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The timing of monetary and price changes and the international transmission of inflation

  • Cassese, Anthony
  • Lothian, James R.

This paper presents a theoretical and empirical investigation into timing relationships between variables within and across industrialized countries. In the analysis we highlight the two polar cases of completely closed and open economies and draw some implications for timing between monetary expansion and inflation, inter-country comparisons of inflation rates and interest rates, and comparisons of central bank behavior. The Granger-causality test is applied in a bivariate fashion to these groups of variables. The main empirical results of our analysis are: (1) Domestic monetary expansion appears to lead inflation in the sense that money Granger-causes prices without feedback, contradicting an implication of the monetary approach to the balance of payments. (2) Hardly any significant timing relationship exists between domestic and foreign rates of inflation during the fixed exchange rate period, providing no evidence for a generalized "law of one price." (3) Some sterilization of official reserve inflows was successfully performed by the non-reserve central banks, except for Canada. (4) U.S. interest rates Granger-cause foreign rates, providing evidence of some international transmission via asset markets.

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Article provided by Elsevier in its journal Journal of Monetary Economics.

Volume (Year): 10 (1982)
Issue (Month): 1 (July)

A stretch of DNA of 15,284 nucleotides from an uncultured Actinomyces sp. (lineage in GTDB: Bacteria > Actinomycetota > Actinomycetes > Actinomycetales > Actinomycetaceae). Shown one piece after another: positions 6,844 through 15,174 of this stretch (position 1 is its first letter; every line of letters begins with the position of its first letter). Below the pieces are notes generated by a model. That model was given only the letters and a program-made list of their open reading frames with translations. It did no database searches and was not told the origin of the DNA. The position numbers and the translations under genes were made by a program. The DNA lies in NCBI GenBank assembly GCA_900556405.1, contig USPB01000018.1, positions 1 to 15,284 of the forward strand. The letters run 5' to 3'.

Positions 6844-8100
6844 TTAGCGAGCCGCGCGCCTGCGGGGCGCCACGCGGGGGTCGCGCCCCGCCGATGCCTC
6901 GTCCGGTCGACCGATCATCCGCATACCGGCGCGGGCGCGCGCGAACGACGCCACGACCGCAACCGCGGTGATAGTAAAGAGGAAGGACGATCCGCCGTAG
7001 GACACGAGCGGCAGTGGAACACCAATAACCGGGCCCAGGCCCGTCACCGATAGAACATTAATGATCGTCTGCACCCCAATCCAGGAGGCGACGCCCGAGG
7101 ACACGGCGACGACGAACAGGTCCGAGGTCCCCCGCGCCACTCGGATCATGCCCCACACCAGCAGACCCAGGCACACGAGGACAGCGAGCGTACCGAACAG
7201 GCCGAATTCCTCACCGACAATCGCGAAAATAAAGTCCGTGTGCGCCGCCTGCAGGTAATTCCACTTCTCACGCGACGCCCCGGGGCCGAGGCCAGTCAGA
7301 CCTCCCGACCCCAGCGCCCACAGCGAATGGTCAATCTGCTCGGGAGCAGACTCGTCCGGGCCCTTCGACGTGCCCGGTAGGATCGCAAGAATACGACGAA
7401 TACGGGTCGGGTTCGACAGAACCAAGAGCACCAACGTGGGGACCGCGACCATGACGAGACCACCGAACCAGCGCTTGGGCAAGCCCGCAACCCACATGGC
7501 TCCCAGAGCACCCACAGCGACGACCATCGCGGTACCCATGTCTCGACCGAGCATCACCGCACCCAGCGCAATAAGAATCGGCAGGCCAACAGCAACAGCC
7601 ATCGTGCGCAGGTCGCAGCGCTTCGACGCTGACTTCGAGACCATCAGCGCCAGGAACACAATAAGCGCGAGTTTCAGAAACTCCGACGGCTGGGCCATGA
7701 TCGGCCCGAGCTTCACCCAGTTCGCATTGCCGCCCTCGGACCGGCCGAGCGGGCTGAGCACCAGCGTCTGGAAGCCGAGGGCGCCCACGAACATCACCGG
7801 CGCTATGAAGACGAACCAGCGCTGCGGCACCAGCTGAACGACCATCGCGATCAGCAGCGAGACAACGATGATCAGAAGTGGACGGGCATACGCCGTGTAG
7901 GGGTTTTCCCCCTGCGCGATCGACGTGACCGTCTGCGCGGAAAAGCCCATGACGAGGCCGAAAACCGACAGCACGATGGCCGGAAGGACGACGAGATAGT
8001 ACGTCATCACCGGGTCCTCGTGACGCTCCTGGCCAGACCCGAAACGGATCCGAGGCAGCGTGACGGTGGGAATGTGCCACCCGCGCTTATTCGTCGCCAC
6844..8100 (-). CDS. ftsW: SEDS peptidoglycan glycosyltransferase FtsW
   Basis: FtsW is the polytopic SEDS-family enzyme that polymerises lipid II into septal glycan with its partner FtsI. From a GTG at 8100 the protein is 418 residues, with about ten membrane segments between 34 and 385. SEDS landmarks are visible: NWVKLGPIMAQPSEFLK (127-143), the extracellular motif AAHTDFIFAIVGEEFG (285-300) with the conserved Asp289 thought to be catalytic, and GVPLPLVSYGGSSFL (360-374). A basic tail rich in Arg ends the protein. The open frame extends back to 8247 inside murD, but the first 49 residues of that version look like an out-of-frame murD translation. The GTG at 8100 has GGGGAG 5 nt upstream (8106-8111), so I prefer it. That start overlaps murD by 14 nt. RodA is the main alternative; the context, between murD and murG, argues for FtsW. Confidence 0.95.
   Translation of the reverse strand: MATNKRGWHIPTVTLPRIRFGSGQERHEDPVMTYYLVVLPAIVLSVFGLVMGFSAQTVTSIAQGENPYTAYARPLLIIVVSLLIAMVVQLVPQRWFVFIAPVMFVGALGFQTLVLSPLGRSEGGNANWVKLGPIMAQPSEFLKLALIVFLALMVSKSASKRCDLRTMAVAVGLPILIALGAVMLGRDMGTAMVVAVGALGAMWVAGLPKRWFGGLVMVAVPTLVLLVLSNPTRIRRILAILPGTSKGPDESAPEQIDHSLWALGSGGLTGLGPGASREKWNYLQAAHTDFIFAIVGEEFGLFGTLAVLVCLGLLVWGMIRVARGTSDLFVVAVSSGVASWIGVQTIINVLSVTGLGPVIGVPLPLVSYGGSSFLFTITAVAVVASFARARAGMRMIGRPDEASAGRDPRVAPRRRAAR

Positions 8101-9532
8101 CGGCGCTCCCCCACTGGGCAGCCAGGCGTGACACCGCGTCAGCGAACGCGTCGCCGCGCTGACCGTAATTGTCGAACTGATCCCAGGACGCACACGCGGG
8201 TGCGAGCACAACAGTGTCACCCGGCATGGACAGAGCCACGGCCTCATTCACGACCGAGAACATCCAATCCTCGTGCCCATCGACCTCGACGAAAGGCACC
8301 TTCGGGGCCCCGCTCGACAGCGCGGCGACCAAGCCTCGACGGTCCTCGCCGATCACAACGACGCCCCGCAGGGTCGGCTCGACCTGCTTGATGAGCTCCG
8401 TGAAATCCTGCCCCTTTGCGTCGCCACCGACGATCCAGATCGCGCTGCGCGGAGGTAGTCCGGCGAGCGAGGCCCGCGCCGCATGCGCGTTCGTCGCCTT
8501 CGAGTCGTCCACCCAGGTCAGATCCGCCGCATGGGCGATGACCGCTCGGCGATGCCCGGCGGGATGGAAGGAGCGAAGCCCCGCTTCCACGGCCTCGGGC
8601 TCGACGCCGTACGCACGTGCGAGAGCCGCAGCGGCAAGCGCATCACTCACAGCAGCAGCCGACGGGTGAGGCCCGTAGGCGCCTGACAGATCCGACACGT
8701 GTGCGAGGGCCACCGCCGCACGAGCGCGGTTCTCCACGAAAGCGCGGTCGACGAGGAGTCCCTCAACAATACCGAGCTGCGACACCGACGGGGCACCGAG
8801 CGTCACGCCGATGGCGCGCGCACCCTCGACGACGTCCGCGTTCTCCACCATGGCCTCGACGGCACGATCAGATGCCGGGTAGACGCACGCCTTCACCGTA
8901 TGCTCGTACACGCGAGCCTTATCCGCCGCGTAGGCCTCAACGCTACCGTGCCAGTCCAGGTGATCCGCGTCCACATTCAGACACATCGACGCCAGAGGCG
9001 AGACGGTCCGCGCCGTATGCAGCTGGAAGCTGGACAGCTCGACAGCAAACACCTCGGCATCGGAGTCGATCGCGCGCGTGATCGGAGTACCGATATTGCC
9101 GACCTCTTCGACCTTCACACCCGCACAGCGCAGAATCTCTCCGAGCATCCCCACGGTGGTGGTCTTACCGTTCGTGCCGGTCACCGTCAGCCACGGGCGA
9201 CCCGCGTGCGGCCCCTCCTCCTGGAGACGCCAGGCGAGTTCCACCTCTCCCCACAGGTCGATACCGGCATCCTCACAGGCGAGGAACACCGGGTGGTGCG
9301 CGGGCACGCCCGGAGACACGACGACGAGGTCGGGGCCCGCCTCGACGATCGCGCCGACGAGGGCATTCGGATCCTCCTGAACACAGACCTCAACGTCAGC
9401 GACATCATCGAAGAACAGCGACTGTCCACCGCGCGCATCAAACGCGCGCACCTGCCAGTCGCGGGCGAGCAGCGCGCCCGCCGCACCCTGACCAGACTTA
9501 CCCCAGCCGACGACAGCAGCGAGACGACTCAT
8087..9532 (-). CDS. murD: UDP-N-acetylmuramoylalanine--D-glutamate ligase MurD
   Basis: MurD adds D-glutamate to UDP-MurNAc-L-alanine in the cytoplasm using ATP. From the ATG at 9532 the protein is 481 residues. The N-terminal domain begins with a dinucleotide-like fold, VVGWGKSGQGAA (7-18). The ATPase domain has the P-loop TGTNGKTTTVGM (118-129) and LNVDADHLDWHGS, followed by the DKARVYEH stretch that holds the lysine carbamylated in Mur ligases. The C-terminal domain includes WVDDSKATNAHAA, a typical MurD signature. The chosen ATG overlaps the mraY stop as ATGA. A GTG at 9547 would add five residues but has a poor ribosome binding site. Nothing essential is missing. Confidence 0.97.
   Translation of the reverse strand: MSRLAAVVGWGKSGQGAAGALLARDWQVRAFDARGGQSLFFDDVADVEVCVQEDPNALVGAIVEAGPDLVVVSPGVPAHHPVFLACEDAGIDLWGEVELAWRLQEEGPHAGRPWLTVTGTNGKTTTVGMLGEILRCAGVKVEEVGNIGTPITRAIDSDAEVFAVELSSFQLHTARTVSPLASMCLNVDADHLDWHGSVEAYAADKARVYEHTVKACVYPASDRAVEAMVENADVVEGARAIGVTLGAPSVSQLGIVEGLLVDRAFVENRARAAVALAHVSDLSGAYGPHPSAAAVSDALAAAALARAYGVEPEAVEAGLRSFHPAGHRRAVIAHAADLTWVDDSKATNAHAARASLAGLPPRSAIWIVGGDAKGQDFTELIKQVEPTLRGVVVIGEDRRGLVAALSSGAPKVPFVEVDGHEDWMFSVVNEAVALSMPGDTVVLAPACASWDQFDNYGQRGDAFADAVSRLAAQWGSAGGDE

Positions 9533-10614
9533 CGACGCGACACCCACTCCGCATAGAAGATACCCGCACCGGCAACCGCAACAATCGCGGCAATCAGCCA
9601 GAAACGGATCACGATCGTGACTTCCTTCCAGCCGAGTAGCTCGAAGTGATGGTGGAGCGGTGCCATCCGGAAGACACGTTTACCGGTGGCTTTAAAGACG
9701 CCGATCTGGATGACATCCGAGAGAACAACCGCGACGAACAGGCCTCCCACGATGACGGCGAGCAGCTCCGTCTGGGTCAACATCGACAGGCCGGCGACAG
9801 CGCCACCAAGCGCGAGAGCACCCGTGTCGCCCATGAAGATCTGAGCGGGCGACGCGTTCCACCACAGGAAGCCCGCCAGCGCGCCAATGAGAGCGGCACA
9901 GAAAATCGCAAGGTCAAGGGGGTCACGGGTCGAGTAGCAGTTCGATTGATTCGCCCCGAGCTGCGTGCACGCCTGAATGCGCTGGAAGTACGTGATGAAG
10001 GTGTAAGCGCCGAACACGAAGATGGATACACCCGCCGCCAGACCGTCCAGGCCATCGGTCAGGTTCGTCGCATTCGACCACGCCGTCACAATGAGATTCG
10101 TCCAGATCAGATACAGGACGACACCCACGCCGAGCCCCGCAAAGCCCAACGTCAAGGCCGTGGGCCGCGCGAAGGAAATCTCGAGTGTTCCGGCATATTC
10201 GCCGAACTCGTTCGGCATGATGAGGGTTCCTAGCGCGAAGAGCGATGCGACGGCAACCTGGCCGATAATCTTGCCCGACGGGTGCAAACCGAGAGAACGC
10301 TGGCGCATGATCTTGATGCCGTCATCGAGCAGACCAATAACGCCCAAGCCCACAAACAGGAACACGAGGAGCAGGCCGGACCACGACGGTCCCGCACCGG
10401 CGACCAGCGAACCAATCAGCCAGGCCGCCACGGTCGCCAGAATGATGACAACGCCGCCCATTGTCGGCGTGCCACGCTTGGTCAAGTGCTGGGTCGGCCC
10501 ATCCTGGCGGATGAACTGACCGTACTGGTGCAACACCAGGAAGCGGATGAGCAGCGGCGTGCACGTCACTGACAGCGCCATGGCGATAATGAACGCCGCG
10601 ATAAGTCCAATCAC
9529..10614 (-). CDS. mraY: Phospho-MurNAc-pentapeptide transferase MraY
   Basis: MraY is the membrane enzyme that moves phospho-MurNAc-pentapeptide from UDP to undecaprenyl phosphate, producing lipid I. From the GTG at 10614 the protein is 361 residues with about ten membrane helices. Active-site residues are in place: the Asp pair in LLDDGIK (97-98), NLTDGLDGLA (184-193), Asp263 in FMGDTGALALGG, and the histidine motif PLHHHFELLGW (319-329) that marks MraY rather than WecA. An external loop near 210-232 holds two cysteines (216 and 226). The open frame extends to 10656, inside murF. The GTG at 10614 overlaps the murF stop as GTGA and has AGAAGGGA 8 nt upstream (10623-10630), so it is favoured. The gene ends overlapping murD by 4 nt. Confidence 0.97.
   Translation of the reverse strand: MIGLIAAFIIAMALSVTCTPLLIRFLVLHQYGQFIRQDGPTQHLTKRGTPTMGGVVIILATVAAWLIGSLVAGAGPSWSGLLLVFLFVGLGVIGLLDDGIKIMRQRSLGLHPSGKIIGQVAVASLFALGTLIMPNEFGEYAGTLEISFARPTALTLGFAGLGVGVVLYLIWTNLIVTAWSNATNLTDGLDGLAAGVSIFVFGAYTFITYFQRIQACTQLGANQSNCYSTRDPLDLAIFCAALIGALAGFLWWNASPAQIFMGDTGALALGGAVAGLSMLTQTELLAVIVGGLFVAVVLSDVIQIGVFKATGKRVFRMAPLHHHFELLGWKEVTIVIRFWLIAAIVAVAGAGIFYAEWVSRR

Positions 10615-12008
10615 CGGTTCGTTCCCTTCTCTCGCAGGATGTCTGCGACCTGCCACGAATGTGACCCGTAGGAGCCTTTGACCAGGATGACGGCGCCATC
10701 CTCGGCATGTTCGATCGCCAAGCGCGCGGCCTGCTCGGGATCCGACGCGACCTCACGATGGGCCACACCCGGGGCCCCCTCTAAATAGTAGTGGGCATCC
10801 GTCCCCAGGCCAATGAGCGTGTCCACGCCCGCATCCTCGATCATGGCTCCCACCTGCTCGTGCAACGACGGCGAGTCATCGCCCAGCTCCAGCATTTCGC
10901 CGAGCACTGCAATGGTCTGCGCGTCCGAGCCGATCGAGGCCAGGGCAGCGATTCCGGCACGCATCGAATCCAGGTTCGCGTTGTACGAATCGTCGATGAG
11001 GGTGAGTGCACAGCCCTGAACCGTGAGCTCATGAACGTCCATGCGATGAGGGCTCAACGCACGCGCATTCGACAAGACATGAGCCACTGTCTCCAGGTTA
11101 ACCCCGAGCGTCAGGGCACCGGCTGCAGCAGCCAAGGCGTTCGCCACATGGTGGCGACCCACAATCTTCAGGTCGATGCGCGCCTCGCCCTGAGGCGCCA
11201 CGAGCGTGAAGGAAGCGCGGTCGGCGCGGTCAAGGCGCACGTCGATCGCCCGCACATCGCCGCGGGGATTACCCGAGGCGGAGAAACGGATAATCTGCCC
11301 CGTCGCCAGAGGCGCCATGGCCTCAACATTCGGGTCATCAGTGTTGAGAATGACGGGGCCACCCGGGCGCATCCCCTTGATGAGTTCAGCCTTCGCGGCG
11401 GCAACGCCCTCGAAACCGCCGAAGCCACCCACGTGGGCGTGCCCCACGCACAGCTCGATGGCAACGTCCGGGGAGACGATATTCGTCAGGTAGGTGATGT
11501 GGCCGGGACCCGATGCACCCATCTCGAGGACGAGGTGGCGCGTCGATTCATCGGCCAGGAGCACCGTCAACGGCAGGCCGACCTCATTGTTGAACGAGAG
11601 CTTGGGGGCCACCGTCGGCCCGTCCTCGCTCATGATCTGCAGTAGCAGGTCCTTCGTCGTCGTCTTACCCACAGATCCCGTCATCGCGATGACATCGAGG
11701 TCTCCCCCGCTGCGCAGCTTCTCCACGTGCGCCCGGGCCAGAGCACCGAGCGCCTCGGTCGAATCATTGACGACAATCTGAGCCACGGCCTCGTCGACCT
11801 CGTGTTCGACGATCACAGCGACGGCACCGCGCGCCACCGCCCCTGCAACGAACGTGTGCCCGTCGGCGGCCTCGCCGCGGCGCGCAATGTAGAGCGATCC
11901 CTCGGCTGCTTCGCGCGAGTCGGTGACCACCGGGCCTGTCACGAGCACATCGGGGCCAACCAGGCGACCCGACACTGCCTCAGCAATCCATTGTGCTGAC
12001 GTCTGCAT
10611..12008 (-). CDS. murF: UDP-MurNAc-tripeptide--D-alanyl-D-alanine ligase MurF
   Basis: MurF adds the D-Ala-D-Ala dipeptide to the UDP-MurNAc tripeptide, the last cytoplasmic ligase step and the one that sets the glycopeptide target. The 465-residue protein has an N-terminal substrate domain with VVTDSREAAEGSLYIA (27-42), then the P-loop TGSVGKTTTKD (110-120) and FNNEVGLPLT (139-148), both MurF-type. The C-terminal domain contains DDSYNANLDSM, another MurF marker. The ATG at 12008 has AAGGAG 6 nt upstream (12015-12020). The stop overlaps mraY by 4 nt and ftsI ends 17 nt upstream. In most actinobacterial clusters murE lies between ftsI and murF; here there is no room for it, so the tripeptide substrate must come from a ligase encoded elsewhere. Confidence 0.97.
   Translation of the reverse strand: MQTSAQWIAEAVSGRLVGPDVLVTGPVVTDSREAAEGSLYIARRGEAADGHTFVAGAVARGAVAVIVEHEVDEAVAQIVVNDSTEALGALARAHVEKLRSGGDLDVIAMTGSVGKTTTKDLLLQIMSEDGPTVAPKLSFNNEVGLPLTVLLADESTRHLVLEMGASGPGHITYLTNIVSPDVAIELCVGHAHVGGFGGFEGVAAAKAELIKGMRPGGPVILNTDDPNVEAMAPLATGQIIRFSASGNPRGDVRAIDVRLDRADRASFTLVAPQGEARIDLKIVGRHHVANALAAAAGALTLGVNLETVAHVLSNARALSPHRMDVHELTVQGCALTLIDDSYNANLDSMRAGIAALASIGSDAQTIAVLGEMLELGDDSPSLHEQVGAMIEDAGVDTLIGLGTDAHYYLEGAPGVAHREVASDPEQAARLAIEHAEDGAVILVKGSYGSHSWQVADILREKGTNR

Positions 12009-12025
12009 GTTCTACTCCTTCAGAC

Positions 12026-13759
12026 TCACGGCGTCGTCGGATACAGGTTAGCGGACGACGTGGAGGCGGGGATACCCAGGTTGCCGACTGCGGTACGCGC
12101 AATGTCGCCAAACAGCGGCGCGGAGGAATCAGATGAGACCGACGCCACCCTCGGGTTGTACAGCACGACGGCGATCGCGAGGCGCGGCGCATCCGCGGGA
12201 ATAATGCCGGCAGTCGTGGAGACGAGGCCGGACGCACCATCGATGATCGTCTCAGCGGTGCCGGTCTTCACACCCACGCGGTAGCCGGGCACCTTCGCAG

Pages: 1-23

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Handle: RePEc:eee:moneco:v:10:y:1982:i:1:p:1-23
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  1. Sargent, Thomas J, 1976. "A Classical Macroeconometric Model for the United States," Journal of Political Economy, University of Chicago Press, vol. 84(2), pages 207-37, April.
  2. Arthur E. Gandolfi & James R. Lothian, 1983. "International Price Behavior and the Demand for Money," NBER Chapters, in: The International Transmission of Inflation, pages 421-461 National Bureau of Economic Research, Inc.
  3. Williams, David & Goodhart, C A E & Gowland, D H, 1976. "Money, Income, and Causality: The U.K. Experience," American Economic Review, American Economic Association, vol. 66(3), pages 417-23, June.
  4. Blejer, Mario I., 1979. "On causality and the monetary approach to the balance of payments : The European experience," European Economic Review, Elsevier, vol. 12(3), pages 289-296, July.
  5. Girton, Lance & Henderson, Dale W., 1976. "Financial capital movements and central bank behavior in a two-country, short-run portfolio balance model," Journal of Monetary Economics, Elsevier, vol. 2(1), pages 33-61, January.
  6. Darby, Michael R, 1980. "The Monetary Approach to the Balance of Payments: Two Specious Assumptions," Economic Inquiry, Western Economic Association International, vol. 18(2), pages 321-26, April.
  7. Kravis, Irving B. & Lipsey, Robert E., 1978. "Price behavior in the light of balance of payments theories," Journal of International Economics, Elsevier, vol. 8(2), pages 193-246, May.
  8. Connolly, Michael B & Taylor, Dean G, 1979. "Exchange Rate Changes and Neutralization: A Test of the Monetary Approach Applied to Developed and Developing Countries," Economica, London School of Economics and Political Science, vol. 46(183), pages 281-94, August.
  9. Granger, C W J, 1969. "Investigating Causal Relations by Econometric Models and Cross-Spectral Methods," Econometrica, Econometric Society, vol. 37(3), pages 424-38, July.
  10. Putnam, Bluford H & Wilford, D Sykes, 1978. "Money, Income, and Causality in the United States and the United Kingdom: A Theoretical Explanation of Different Findings," American Economic Review, American Economic Association, vol. 68(3), pages 423-27, June.
  11. Frenkel, Jacob A & Rodriguez, Carlos Alfredo, 1975. "Portfolio Equilibrium and the Balance of Payments: A Monetary Approach," American Economic Review, American Economic Association, vol. 65(4), pages 674-88, September.
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